Opening speech: “Cohesion and recovery” at the 9th European summit of regions and cities

(Source: European Commission)

“Seul le texte prononcé fait foi”

Madame la Ministre Jacqueline Gourault,

Monsieur le Président Omarjee,

Monsieur le Vice-Président Cordeiro,

Chers collègues,

Chers invités,

Merci beaucoup pour vos questions, permettez-moi d’abord de remercier le Comité des régions, la Présidence Française du Conseil et la région PACA pour l’organisation de cette réunion importante. Les autorités locales sont le premier pilier de notre maison commune: il n’y a pas de démocratie forte dans l’Union européenne sans un rôle important pour les autorités régionales et locales.

Nous nous rencontrons alors que la guerre frappe à nouveau sur le sol européen. Une guerre non provoquée, qui résulte d’une idéologie destructrice et dépassée, d’une logique de sphères d’influences, que nous pensions tous révolue depuis longtemps. Je voudrais exprimer ma pleine solidarité envers le peuple ukrainien et son combat juste. Cette guerre nous rappelle ce pourquoi l’Union européenne a été bâtie, et ce qu’elle a permis d’empêcher.

Si nous voulons que ces 70 dernières années de paix en Europe soient plus qu’une simple parenthèse dans l’histoire, nous devons faire en sorte que la démocratie et la liberté prévalent. La cohésion et l’unité seront essentiels.

This happens as we, in Europe, were striving for a strong recovery. Decisive action taken at European level after the pandemic crisis has averted worse consequences. And our economy was rebounding, faster than expected.

The 8th Cohesion report, published last month, gives us a more granular picture, a more regional picture.

As you point out in your question the report shows that Cohesion has played a crucial role in promoting convergence in the Union. Thanks to Cohesion support, we can say that the GDP per capita of less developed regions is expected to increase up to 5% by 2023. There was also a reduction of 3.5% in the gap between GDP per capita of the most developed and the least developed. This proves that Cohesion is, in fact, the engine of convergence in Europe.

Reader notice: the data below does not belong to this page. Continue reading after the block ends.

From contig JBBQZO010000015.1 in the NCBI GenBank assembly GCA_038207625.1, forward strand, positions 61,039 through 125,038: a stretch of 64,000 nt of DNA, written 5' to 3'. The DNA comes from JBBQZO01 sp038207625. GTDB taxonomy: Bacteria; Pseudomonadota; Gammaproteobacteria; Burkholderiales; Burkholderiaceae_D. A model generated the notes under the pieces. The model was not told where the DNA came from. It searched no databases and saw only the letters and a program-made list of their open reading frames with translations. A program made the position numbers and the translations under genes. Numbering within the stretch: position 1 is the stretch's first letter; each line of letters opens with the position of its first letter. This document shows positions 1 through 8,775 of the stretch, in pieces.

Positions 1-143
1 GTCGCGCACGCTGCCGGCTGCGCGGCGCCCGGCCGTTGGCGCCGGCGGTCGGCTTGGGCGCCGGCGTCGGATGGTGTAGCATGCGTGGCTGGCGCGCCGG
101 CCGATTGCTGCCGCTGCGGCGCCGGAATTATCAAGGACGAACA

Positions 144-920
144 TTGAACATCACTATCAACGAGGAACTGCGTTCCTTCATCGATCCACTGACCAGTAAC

But the report also finds evidence of persisting regional differences, recently aggravated by COVID.

Some regions have suffered more from the pandemic crisis because of their geography, for example border regions, islands, and outermost regions.

Other regions have suffered because of the structure of their economy, for example those dependent on tourism or certain other industries.

The report gives a snapshot of a Europe in which new territorial and social disparities are emerging, raising the risk of an asymmetric recovery.

Although not covered in the report, the current security tensions are affecting us all, but frontline states and regions will be particularly impacted. Cohesion and strong solidarity will be necessary to avoid a Europe at multiple speeds.

This is why the Commission will present new proposals to extend the 100% co-financing introduced in CRII for an additional year and will adapt the cohesion rules to allow Member States to support the incoming Ukrainian refugees. This is an economic necessity and a moral imperative.

The 8th Cohesion report also examines long-term trends. Some are positive, but some are cause for concern.

On the positive side, most of the less developed regions, especially in central and Eastern Europe, continue to catch up.

On the other hand, many less developed and middle income regions, especially in South and South-western Europe, are stagnating or falling behind.

This stagnation is very much linked to an innovation divide. Innovation is increasingly concentrated in a few favoured regions, leaving middle income regions behind. These figures are of great concern as we transition to a digital and knowledge-intensive economy. This why the Commission will work on a new innovation strategy putting a particular focus in bridging the innovation gap.

Similarly, the transition to a green economy offers new jobs and new opportunities in new sectors. But some regions are better placed than others to exploit these opportunities. The report analyses these differences, noting that some regions will have to make particular efforts, for example, regions more dependent on carbon intensive sectors. The Just Transition Fund will come in support of these regions to mitigate the economic and social impact of the green transition.